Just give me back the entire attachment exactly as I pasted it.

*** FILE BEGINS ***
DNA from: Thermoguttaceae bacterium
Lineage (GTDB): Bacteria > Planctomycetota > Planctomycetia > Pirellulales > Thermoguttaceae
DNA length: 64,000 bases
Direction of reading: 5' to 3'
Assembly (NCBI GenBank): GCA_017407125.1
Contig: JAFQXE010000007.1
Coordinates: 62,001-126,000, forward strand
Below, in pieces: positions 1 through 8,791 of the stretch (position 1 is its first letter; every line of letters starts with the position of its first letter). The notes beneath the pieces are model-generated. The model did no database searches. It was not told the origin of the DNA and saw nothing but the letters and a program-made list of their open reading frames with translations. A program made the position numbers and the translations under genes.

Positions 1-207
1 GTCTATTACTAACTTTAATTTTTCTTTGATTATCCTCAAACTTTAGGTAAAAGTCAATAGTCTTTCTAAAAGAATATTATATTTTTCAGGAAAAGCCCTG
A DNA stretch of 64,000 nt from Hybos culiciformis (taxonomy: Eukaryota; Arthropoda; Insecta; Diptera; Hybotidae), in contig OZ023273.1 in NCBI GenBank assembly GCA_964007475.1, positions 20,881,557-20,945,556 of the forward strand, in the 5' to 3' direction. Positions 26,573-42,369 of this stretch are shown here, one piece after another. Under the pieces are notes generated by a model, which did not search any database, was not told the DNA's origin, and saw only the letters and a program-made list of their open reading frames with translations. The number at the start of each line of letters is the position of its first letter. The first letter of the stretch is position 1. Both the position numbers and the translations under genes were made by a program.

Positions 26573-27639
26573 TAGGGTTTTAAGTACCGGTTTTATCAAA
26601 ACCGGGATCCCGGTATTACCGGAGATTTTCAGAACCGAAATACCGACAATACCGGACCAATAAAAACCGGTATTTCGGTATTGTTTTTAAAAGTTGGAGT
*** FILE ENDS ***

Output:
DNA from: Thermoguttaceae bacterium
Lineage (GTDB): Bacteria > Planctomycetota > Planctomycetia > Pirellulales > Thermoguttaceae
DNA length: 64,000 bases
Direction of reading: 5' to 3'
Assembly (NCBI GenBank): GCA_017407125.1
Contig: JAFQXE010000007.1
Coordinates: 62,001-126,000, forward strand
Below, in pieces: positions 1 through 8,791 of the stretch (position 1 is its first letter; every line of letters starts with the position of its first letter). The notes beneath the pieces are model-generated. The model did no database searches. It was not told the origin of the DNA and saw nothing but the letters and a program-made list of their open reading frames with translations. A program made the position numbers and the translations under genes.

Positions 1-207
1 GTCTATTACTAACTTTAATTTTTCTTTGATTATCCTCAAACTTTAGGTAAAAGTCAATAGTCTTTCTAAAAGAATATTATATTTTTCAGGAAAAGCCCTG
A DNA stretch of 64,000 nt from Hybos culiciformis (taxonomy: Eukaryota; Arthropoda; Insecta; Diptera; Hybotidae), in contig OZ023273.1 in NCBI GenBank assembly GCA_964007475.1, positions 20,881,557-20,945,556 of the forward strand, in the 5' to 3' direction. Positions 26,573-42,369 of this stretch are shown here, one piece after another. Under the pieces are notes generated by a model, which did not search any database, was not told the DNA's origin, and saw only the letters and a program-made list of their open reading frames with translations. The number at the start of each line of letters is the position of its first letter. The first letter of the stretch is position 1. Both the position numbers and the translations under genes were made by a program.

Positions 26573-27639
26573 TAGGGTTTTAAGTACCGGTTTTATCAAA
26601 ACCGGGATCCCGGTATTACCGGAGATTTTCAGAACCGAAATACCGACAATACCGGACCAATAAAAACCGGTATTTCGGTATTGTTTTTAAAAGTTGGAGT